Longtime Mason District Supervisor Penny Gross will not run for reelection next year.
The 27-year Board of Supervisors veteran announced this morning that she will officially retire when her term is up on Dec. 31, 2023, meaning Gross will remain in office for another full year.
“This was a difficult decision, but it’s the right time,” Gross said. “…There’s still a year left. I will be here and continuing to do the same things I’ve been doing the last 27 years, but it is time.”
Gross told FFXnow last week that she would announce her plans for the 2023 elections one way or another this month.
First elected in 1995 to represent the Mason District, which encompasses Annandale, Seven Corners, Bailey’s Crossroads, and Lincolnia down to I-95 in Springfield, Gross won her seventh and final term in 2019 with nearly 64% of the vote.
She’s been a long-time advocate of expanding public transportation, affordable housing, and diversity in the county.
Even back in 1999, when she was running for her first reelection bid, she defended the increasing diversity and changing demographics in Fairfax County.
“I am troubled by the amount of animosity by some in the community about ‘those people,'” Gross told The Washington Post 23 years ago. “One of the things I hear at civic association meetings is a concern that folks who are moving in don’t have the same appreciation as those who are moving out. I’m not sure that’s the case.”
Gross has also served as the vice chairman of the board since 2009.
Board Chair Jeff McKay praised Gross for being a “leader” and leaving a lasting legacy.
I know that you’ve thought about this long and hard. You’ve been an outstanding and continue to be an outstanding vice chair to me as chairman and leader for the county, and as I said, there will be a lot of time for us to reflect on this in the months ahead, but I think the simplest thing to do today is just to share with you how grateful I am for everything you’ve done for the county and for the residents of Mason District and how proud I am of the legacy that you’ve built for others and the leadership attributes that you brought to the table in an always reasonable, well-organized, respectful, well-thought-out way, and so, very, very grateful for that.
Gross got a bit emotional when announcing her decision to retire, particularly after McKay’s comments.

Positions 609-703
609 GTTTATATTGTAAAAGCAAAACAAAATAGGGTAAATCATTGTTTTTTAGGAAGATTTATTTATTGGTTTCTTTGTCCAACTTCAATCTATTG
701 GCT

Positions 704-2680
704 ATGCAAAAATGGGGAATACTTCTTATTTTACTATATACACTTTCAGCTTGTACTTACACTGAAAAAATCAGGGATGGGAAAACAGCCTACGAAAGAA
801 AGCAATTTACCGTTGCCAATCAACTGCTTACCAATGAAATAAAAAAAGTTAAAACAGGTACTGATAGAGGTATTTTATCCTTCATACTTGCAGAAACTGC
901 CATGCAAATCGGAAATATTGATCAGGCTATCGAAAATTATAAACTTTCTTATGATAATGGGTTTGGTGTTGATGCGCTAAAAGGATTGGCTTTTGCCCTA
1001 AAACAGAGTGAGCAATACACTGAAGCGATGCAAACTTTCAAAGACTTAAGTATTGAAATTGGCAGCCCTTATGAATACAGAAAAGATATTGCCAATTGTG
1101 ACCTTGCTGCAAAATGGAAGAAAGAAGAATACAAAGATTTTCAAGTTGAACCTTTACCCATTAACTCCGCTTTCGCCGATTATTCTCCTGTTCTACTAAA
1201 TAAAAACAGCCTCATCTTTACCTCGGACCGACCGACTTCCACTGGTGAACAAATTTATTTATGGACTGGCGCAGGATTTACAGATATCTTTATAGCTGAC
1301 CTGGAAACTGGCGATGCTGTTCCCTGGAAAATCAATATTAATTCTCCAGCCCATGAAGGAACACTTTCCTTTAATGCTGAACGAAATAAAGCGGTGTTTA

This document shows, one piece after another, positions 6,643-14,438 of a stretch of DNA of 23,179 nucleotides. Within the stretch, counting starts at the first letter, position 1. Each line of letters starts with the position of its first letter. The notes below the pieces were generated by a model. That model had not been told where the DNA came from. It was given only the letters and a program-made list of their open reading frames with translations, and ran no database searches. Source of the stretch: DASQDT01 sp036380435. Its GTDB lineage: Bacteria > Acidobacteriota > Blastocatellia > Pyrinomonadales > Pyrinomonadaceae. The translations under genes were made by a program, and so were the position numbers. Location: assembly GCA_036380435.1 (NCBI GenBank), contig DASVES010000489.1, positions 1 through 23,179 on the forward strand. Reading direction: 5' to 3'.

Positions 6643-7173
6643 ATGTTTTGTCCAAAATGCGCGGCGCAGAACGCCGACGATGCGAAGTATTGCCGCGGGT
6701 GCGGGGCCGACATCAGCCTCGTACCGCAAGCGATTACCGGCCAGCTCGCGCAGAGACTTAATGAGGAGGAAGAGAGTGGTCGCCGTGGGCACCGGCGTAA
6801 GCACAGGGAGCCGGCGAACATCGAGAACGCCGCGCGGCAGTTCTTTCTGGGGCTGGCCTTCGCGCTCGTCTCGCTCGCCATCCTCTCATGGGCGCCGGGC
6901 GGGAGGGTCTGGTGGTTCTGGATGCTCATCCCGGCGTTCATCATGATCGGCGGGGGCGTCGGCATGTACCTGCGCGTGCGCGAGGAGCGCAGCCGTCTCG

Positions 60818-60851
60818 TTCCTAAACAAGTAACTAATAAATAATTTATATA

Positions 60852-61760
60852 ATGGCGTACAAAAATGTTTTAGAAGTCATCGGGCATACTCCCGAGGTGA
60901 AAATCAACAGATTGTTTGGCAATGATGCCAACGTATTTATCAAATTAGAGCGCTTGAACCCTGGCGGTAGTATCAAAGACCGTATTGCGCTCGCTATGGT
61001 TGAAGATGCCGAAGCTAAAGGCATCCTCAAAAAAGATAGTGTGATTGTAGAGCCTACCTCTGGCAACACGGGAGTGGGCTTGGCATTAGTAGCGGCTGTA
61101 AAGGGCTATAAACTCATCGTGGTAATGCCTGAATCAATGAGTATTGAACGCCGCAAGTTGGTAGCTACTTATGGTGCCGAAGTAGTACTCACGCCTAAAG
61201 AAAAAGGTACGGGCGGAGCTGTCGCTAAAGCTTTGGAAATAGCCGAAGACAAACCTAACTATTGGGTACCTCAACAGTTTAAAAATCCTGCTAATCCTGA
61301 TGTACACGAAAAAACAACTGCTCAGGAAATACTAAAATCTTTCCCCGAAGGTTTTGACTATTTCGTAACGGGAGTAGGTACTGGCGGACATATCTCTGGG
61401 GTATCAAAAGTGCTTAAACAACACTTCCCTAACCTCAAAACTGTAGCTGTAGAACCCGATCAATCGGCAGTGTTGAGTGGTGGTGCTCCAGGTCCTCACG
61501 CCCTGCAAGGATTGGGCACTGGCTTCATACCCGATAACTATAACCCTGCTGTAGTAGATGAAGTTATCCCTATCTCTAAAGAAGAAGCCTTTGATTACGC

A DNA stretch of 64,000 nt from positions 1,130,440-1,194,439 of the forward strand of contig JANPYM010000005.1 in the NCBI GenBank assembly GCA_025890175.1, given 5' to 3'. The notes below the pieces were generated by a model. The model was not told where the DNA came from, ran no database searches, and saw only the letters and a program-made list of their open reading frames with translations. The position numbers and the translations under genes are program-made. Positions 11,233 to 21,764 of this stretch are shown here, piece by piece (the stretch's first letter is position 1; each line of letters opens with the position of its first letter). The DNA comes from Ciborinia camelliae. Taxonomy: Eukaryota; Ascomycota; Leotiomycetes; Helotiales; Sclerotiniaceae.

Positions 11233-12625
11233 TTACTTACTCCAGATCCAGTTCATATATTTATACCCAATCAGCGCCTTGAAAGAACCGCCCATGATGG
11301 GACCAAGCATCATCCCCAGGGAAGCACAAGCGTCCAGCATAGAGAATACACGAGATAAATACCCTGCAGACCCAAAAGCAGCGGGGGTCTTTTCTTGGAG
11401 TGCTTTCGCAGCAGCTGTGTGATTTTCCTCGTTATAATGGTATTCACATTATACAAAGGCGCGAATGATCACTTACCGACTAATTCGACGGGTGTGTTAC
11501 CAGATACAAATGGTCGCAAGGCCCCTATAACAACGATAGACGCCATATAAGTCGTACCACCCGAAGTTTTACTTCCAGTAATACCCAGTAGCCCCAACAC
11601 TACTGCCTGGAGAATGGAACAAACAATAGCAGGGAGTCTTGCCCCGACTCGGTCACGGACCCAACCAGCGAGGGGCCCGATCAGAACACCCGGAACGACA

“I practiced this in front of a mirror, and I wasn’t going to cry. I wasn’t going to get emotional. At some point, you get emotional,” she said.
Gross isn’t the only long-time supervisor to announce they won’t be seeking re-election in 2023. This past summer, Dranesville District Supervisor John Foust said he would be stepping down at the end of his term as well.
Gross’s full announcement of her retirement is below.
When I first moved to the National Capital Region, The Byrds had a hit recording that emulated Ecclesiastes – To Everything There Is a Season (popularly known as Turn Turn Turn). To a young Hill staffer, the song was more a peace anthem than a life plan but, over time, I have come to learn, and accept that, indeed, there is a season and a “time for every purpose under heaven.” Some of the times noted in the song are especially appropriate for those who are privileged to be elected officials — a time to plant and a time to reap, a time to build up, a time to speak, and, sometimes, a time to keep silent.
In our positions as elected officials, we have additional seasons that require our attention and participation — snow season, budget season, campaign season, for example. Mindful that the campaign season is nearly upon us, I am announcing today that I will not seek reelection in 2023 and I’ll retire when this term is completed on December 31, 2023. There is lots more to do, but there will always be lots more to do. I love my job. I appreciate and respect my colleagues and treasure all of Mason District and the residents who have placed their trust and confidence in me for the past 27 years. During the next year plus, my staff and I will endeavor to provide the same robust constituent services as we have done for nearly three decades. We’re so fortunate to be in Fairfax County, an outstanding place to live, work, play, worship and learn. I’m proud and grateful to have played a role in ensuring these opportunities for our diverse community, and I look forward to the continuing success of Fairfax County and the region.
Angela Woolsey contributed to this report.
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